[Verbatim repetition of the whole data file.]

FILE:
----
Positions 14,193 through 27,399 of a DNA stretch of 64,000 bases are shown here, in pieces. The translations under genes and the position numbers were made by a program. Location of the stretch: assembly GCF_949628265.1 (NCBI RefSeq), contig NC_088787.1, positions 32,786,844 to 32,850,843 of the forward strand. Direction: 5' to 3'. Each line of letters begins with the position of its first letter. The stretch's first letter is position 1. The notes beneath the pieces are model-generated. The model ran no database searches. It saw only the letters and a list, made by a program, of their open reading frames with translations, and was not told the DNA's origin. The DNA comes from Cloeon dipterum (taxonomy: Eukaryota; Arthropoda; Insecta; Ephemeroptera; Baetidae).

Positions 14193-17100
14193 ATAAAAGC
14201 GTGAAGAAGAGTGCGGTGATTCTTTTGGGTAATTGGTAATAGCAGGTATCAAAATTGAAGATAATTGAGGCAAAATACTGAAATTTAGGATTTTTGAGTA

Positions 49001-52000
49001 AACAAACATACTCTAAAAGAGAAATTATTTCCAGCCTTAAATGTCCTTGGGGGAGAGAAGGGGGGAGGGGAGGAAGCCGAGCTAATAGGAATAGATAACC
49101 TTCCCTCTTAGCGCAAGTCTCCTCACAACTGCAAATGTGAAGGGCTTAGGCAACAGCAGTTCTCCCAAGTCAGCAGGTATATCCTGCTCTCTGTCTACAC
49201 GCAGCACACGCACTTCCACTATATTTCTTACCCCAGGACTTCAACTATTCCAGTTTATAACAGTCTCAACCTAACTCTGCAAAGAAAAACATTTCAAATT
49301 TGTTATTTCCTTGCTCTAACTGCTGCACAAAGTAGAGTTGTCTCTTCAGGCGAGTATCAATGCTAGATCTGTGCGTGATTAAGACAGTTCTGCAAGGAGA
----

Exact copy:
Positions 14,193 through 27,399 of a DNA stretch of 64,000 bases are shown here, in pieces. The translations under genes and the position numbers were made by a program. Location of the stretch: assembly GCF_949628265.1 (NCBI RefSeq), contig NC_088787.1, positions 32,786,844 to 32,850,843 of the forward strand. Direction: 5' to 3'. Each line of letters begins with the position of its first letter. The stretch's first letter is position 1. The notes beneath the pieces are model-generated. The model ran no database searches. It saw only the letters and a list, made by a program, of their open reading frames with translations, and was not told the DNA's origin. The DNA comes from Cloeon dipterum (taxonomy: Eukaryota; Arthropoda; Insecta; Ephemeroptera; Baetidae).

Positions 14193-17100
14193 ATAAAAGC
14201 GTGAAGAAGAGTGCGGTGATTCTTTTGGGTAATTGGTAATAGCAGGTATCAAAATTGAAGATAATTGAGGCAAAATACTGAAATTTAGGATTTTTGAGTA

Positions 49001-52000
49001 AACAAACATACTCTAAAAGAGAAATTATTTCCAGCCTTAAATGTCCTTGGGGGAGAGAAGGGGGGAGGGGAGGAAGCCGAGCTAATAGGAATAGATAACC
49101 TTCCCTCTTAGCGCAAGTCTCCTCACAACTGCAAATGTGAAGGGCTTAGGCAACAGCAGTTCTCCCAAGTCAGCAGGTATATCCTGCTCTCTGTCTACAC
49201 GCAGCACACGCACTTCCACTATATTTCTTACCCCAGGACTTCAACTATTCCAGTTTATAACAGTCTCAACCTAACTCTGCAAAGAAAAACATTTCAAATT
49301 TGTTATTTCCTTGCTCTAACTGCTGCACAAAGTAGAGTTGTCTCTTCAGGCGAGTATCAATGCTAGATCTGTGCGTGATTAAGACAGTTCTGCAAGGAGA